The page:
The following is extracted from the book 'Lipschitz Algebras' by N. Weaver. (page $36$)

It is standard that a bounded linear functional $\phi \in Lip_0(X)^*$ belongs to the predual of $Lip_0(X)$ if and only if it is continuous with respect to the weak$^*$ topology.

How to prove the above statement?

Note that $X$ is a pointed metric space (We denote this point as $0$). $Lip_0(X)$ is the set of all real-valued Lipschitz functions which satisfy $f(0)=0$.

  • $\begingroup$ This is true for general Banach spaces. In fact, if $\phi \in X^{**}$ is continuous w.r.t. the weak-$*$ topology on $X^{*}$, there is $x \in X$ with $J(x) = \phi$, $J : X \to X^{**}$ being the canonical embedding. This should be contained in many books on functional analysis. $\endgroup$ – gerw Nov 23 '15 at 10:05

This is a general fact. Let $Y$ be any Banach space, $Y^*$ its dual (this is ${\rm Lip}_0(X)$ in your question) and $j_Y \colon Y \to Y^{**}$ the canonical inclusion map. Suppose $y^{**} \colon Y^{*} \to \mathbf K$ is a linear, weak$^*$ continuous functional (note that $y^{**} \in Y^{**}$ as weak$^*$ continuity implies norm continuity). We will show that $y^{**} \in j_Y[Y]$. As, $y^{**}$ is weak$^*$ continuous, there are $y_1, \ldots, y_k \in Y$ and $C> 0$, such that $$ \def\abs#1{\left|#1\right|}\abs{y^{**}(y^*)} \le C \max_i \abs{y^*(y_i)} $$ This implies $\bigcap_i \ker j_Y(y_i) \subseteq \ker y^{**}$, hence, there are $a_i \in \mathbf K$ with $y^{**} = \sum_i a_i j_Y(y_i)$ or $$ y^{**} = j_Y\left(\sum_i a_i y_i \right) \in j_Y[Y]. $$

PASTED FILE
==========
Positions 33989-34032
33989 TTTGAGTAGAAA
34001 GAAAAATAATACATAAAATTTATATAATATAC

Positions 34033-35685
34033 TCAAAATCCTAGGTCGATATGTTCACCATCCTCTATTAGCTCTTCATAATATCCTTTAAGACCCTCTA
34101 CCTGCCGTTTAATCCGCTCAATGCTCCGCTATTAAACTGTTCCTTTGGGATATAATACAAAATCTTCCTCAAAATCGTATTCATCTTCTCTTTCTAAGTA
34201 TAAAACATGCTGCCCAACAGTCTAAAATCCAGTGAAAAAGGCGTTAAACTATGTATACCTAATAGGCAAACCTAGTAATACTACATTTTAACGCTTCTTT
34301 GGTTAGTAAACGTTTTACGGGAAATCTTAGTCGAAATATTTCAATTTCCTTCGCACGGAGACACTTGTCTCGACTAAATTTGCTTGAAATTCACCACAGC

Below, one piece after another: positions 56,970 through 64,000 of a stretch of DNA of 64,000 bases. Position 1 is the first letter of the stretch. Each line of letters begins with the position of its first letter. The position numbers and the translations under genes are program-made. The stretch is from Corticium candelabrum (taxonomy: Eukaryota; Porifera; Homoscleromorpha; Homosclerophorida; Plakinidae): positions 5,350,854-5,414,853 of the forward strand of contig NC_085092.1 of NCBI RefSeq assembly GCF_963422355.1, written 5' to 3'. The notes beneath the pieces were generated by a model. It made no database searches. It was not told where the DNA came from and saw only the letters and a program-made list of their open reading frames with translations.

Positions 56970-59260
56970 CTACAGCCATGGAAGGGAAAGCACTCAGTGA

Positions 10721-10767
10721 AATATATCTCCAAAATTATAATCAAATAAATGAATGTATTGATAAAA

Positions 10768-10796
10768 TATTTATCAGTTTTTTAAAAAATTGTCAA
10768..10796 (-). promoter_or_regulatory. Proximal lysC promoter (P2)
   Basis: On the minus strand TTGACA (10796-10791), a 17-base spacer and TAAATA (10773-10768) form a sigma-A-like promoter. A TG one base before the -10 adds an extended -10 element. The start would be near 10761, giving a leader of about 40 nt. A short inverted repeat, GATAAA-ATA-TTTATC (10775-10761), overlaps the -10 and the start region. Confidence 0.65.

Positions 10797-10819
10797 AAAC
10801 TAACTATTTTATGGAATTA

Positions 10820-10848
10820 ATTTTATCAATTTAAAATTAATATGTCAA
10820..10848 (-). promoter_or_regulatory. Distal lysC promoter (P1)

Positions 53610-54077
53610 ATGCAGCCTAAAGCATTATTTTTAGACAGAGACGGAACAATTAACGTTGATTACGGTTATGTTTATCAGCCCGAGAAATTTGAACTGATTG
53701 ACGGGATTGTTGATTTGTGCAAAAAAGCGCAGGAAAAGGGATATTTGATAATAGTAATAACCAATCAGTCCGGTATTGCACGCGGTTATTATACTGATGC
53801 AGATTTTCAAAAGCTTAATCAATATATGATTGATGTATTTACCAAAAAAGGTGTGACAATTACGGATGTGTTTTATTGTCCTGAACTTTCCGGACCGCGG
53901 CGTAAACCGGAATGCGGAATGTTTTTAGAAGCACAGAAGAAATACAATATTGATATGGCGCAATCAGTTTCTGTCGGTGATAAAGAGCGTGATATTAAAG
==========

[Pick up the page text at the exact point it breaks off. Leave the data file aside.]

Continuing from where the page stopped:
• $\begingroup$ Just want clarify something, your $[Y]$ means closure of $Y$? $\endgroup$ – Idonknow Nov 23 '15 at 13:27
  • $\begingroup$ No. $j_Y[Y]$ means the image of $Y$ in $Y^{**}$ under the canonical embedding $j_Y \colon Y \hookrightarrow Y^{**}$ $\endgroup$ – martini Nov 23 '15 at 13:28
  • $\begingroup$ For the converse, suppose $y^{**} \in j_Y[Y]$ and $y^*_n$ converges to $y^*$ in weak$^*$ topology. Then we have $j_Y(y)=y^{**}$ for some $y \in Y$. By the definition of convergence in weak$^*$ topology, we have $y^*_n(y)$ converges to $y^*(y)$. Hence, we have $y^{**}(y^*_n)$ converges to $y^{**}(y^*)$. $\endgroup$ – Idonknow Nov 24 '15 at 4:14

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